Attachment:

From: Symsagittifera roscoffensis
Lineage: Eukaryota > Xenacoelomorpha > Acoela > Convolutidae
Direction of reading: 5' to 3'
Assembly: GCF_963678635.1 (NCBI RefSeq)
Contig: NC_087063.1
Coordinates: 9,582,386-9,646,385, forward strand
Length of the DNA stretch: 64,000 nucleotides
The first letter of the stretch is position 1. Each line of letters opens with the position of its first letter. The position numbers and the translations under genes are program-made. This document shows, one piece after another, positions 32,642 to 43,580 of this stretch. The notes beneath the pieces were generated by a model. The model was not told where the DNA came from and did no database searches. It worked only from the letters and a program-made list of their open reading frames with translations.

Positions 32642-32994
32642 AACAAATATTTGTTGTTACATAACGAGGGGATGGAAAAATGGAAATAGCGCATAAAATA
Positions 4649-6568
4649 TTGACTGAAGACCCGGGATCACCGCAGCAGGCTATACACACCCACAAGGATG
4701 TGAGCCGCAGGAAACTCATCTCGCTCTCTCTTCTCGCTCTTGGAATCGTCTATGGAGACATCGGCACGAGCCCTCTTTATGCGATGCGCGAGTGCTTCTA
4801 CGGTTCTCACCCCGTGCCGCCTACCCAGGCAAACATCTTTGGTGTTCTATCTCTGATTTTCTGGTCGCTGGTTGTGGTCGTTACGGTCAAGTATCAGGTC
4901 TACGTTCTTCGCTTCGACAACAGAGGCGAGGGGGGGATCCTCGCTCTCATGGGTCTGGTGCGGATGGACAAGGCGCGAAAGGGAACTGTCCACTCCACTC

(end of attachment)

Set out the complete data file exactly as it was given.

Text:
From: Symsagittifera roscoffensis
Lineage: Eukaryota > Xenacoelomorpha > Acoela > Convolutidae
Direction of reading: 5' to 3'
Assembly: GCF_963678635.1 (NCBI RefSeq)
Contig: NC_087063.1
Coordinates: 9,582,386-9,646,385, forward strand
Length of the DNA stretch: 64,000 nucleotides
The first letter of the stretch is position 1. Each line of letters opens with the position of its first letter. The position numbers and the translations under genes are program-made. This document shows, one piece after another, positions 32,642 to 43,580 of this stretch. The notes beneath the pieces were generated by a model. The model was not told where the DNA came from and did no database searches. It worked only from the letters and a program-made list of their open reading frames with translations.

Positions 32642-32994
32642 AACAAATATTTGTTGTTACATAACGAGGGGATGGAAAAATGGAAATAGCGCATAAAATA
Positions 4649-6568
4649 TTGACTGAAGACCCGGGATCACCGCAGCAGGCTATACACACCCACAAGGATG
4701 TGAGCCGCAGGAAACTCATCTCGCTCTCTCTTCTCGCTCTTGGAATCGTCTATGGAGACATCGGCACGAGCCCTCTTTATGCGATGCGCGAGTGCTTCTA
4801 CGGTTCTCACCCCGTGCCGCCTACCCAGGCAAACATCTTTGGTGTTCTATCTCTGATTTTCTGGTCGCTGGTTGTGGTCGTTACGGTCAAGTATCAGGTC
4901 TACGTTCTTCGCTTCGACAACAGAGGCGAGGGGGGGATCCTCGCTCTCATGGGTCTGGTGCGGATGGACAAGGCGCGAAAGGGAACTGTCCACTCCACTC